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See detailSuivre la main du scribe Amennakhte dans la documentation hiératique de la XXe dynastie
Dorn, Andreas; Polis, Stéphane ULg

Scientific conference (2015, September 30)

Le scribe Amennakhte, fils d’Ipuy, fut un personnage central de la communauté de Deir el-Médineh à la 20e dynastie : élevé au rang de Scribe de la Tombe en l’an 16 de Ramsès III, il occupa ce poste durant ... [more ▼]

Le scribe Amennakhte, fils d’Ipuy, fut un personnage central de la communauté de Deir el-Médineh à la 20e dynastie : élevé au rang de Scribe de la Tombe en l’an 16 de Ramsès III, il occupa ce poste durant plus de trente années, jusqu’à sa mort sous le règne de Ramsès VI. Fait exceptionnel, ce lettré ne nous est pas seulement connu comme rédacteur de textes documentaires afférents à la gestion de l’Institution de la Tombe, mais également comme auteur d’une série de textes relevant de la sphère littéraire au sens large, allant de l’enseignement à la satire en passant par des hymnes et eulogies. Après avoir brièvement présenté l’environnement dans lequel vivait Amennakhte — dont on pense connaître à la fois l’habitation dans le village, la tombe et une hutte qu’il occupa dans la Vallée des Rois — nous axerons notre présentation sur la dimension paléographique du personnage et présenterons les difficultés rencontrées lorsque l’on entend suivre la main du scribe dans la documentation hiératique de la 20e dynastie. Ce sera l’occasion d’un parcours diachronique entre une variété de supports (graffiti incisés, dipinti, ostraca et papyri) et de genres textuels, qui nous permettra d’observer les variations de formes et de ductus potentiellement attribuables à un même scribe. En nous appuyant essentiellement sur le matériel du Museum de Turin et de l’Institut Français d’Archéologie Oriental du Caire, cet exposé sera donc l’occasion de présenter les derniers progrès réalisés dans l’identification des mains de scribes de la communauté de Deir el-Médineh. [less ▲]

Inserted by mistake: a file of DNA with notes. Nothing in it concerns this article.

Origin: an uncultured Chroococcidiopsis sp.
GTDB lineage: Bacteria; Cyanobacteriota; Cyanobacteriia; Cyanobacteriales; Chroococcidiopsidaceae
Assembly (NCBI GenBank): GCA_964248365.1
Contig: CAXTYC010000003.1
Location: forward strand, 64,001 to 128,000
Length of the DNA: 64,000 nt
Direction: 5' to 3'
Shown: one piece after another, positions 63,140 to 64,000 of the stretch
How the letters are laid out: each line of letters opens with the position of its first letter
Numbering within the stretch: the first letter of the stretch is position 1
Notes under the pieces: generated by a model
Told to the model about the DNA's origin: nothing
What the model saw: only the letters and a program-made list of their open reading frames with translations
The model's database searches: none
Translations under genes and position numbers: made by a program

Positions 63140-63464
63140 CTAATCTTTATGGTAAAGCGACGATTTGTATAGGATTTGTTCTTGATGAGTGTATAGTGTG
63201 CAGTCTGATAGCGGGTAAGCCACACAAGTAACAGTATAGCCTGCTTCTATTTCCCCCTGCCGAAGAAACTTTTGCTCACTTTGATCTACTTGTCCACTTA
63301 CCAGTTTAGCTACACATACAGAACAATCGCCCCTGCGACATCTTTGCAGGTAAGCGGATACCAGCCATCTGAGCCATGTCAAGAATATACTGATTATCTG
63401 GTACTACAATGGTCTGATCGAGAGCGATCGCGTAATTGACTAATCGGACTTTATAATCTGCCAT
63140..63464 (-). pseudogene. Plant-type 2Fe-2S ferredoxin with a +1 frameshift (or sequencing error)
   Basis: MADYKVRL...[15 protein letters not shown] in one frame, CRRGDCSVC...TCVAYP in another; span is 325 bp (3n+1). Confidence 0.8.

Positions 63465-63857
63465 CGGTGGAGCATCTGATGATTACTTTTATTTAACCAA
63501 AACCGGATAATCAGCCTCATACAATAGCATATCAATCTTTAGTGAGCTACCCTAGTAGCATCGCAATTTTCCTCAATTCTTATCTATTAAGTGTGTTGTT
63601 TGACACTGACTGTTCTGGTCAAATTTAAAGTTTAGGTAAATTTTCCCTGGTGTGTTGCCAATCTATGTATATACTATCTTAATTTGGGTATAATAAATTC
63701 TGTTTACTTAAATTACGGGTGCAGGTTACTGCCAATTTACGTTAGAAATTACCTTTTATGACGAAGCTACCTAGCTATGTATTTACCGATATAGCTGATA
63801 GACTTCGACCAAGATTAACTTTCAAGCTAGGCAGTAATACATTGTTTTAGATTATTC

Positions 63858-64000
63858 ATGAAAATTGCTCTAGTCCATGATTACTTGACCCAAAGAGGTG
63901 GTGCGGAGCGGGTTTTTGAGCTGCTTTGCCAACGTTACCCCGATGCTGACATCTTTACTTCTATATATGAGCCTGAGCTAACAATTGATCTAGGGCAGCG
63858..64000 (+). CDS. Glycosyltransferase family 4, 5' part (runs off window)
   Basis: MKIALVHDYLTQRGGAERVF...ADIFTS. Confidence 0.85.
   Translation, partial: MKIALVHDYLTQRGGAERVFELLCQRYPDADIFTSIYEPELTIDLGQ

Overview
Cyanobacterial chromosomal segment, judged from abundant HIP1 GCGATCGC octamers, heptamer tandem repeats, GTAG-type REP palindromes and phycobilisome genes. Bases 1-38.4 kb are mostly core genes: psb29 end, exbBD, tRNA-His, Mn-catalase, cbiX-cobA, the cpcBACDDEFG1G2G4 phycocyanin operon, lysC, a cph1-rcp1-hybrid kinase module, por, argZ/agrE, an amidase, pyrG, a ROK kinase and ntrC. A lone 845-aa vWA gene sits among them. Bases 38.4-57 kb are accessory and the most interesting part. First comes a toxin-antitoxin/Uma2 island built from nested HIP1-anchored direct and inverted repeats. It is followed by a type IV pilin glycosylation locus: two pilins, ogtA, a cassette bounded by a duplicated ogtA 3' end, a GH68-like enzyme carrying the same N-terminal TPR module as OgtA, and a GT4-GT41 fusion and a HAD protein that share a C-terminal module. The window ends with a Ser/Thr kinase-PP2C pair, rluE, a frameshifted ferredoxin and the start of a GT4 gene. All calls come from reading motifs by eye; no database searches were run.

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See detailLes mains de l'Enseignement d'Amennakhte. Reconnecter le littéraire au documentaire
Polis, Stéphane ULg

Scientific conference (2015, September 29)

Dans cet exposé, je décris la redécouverte par les égyptologues de l'Enseignement d'Amennakhte en accordant une attention particulière aux mains hiératiques des scribes qui ont rédigé les témoins connus ... [more ▼]

Dans cet exposé, je décris la redécouverte par les égyptologues de l'Enseignement d'Amennakhte en accordant une attention particulière aux mains hiératiques des scribes qui ont rédigé les témoins connus de ce texte majeur de la 20e dynastie. Cette approche permet d'aboutir à trois conclusions principales. (1) Il n'est pas possible de montrer l'existence d'une véritable "école de mains" qui imiteraient celle du scribe de la Tombe Amennakhte (e.g. Eyre 1979 : 87). (2) Il est possible d'attribuer différents témoins du texte de l'Enseignement à une même main. (3) On peut établir le lien ferme entre des mains ayant copiés l'Enseignement d'Amennakhte et des mains documentaires connues de la première moitié de la 20e dynastie. Ce dernier point permet de revenir sur le mythe égyptologique d'une césure significative entre mains littéraires et mains documentaires : malgré certaines différences, la possibilité de suivre la main d'un scribe entre textes littéraires et documentaires est réelle. Cela n'est évidemment pas sans conséquences pour l'histoire culturelle de la Communauté de Deir el-Médineh. [less ▲]